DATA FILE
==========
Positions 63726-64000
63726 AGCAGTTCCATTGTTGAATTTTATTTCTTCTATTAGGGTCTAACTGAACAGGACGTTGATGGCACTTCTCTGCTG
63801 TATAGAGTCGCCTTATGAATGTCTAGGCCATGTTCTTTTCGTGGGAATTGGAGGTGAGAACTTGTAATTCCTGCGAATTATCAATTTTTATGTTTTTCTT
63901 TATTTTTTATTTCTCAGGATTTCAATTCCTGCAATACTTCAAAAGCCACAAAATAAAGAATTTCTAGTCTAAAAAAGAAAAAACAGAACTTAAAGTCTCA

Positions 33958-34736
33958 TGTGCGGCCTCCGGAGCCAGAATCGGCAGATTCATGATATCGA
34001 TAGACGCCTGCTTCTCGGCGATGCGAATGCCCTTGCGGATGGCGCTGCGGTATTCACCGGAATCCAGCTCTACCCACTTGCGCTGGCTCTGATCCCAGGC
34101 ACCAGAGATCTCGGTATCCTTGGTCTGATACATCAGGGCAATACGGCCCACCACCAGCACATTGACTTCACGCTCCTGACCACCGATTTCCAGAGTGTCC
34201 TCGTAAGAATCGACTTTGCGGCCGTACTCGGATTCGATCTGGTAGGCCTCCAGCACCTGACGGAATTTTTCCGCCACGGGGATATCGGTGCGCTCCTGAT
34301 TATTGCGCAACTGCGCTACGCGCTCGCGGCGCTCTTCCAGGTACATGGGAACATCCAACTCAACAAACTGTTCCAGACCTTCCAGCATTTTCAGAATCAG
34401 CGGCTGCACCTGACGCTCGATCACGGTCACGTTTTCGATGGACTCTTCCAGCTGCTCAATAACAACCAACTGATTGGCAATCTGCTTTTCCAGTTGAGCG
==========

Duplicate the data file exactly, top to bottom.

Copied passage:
Positions 63726-64000
63726 AGCAGTTCCATTGTTGAATTTTATTTCTTCTATTAGGGTCTAACTGAACAGGACGTTGATGGCACTTCTCTGCTG
63801 TATAGAGTCGCCTTATGAATGTCTAGGCCATGTTCTTTTCGTGGGAATTGGAGGTGAGAACTTGTAATTCCTGCGAATTATCAATTTTTATGTTTTTCTT
63901 TATTTTTTATTTCTCAGGATTTCAATTCCTGCAATACTTCAAAAGCCACAAAATAAAGAATTTCTAGTCTAAAAAAGAAAAAACAGAACTTAAAGTCTCA

Positions 33958-34736
33958 TGTGCGGCCTCCGGAGCCAGAATCGGCAGATTCATGATATCGA
34001 TAGACGCCTGCTTCTCGGCGATGCGAATGCCCTTGCGGATGGCGCTGCGGTATTCACCGGAATCCAGCTCTACCCACTTGCGCTGGCTCTGATCCCAGGC
34101 ACCAGAGATCTCGGTATCCTTGGTCTGATACATCAGGGCAATACGGCCCACCACCAGCACATTGACTTCACGCTCCTGACCACCGATTTCCAGAGTGTCC
34201 TCGTAAGAATCGACTTTGCGGCCGTACTCGGATTCGATCTGGTAGGCCTCCAGCACCTGACGGAATTTTTCCGCCACGGGGATATCGGTGCGCTCCTGAT
34301 TATTGCGCAACTGCGCTACGCGCTCGCGGCGCTCTTCCAGGTACATGGGAACATCCAACTCAACAAACTGTTCCAGACCTTCCAGCATTTTCAGAATCAG
34401 CGGCTGCACCTGACGCTCGATCACGGTCACGTTTTCGATGGACTCTTCCAGCTGCTCAATAACAACCAACTGATTGGCAATCTGCTTTTCCAGTTGAGCG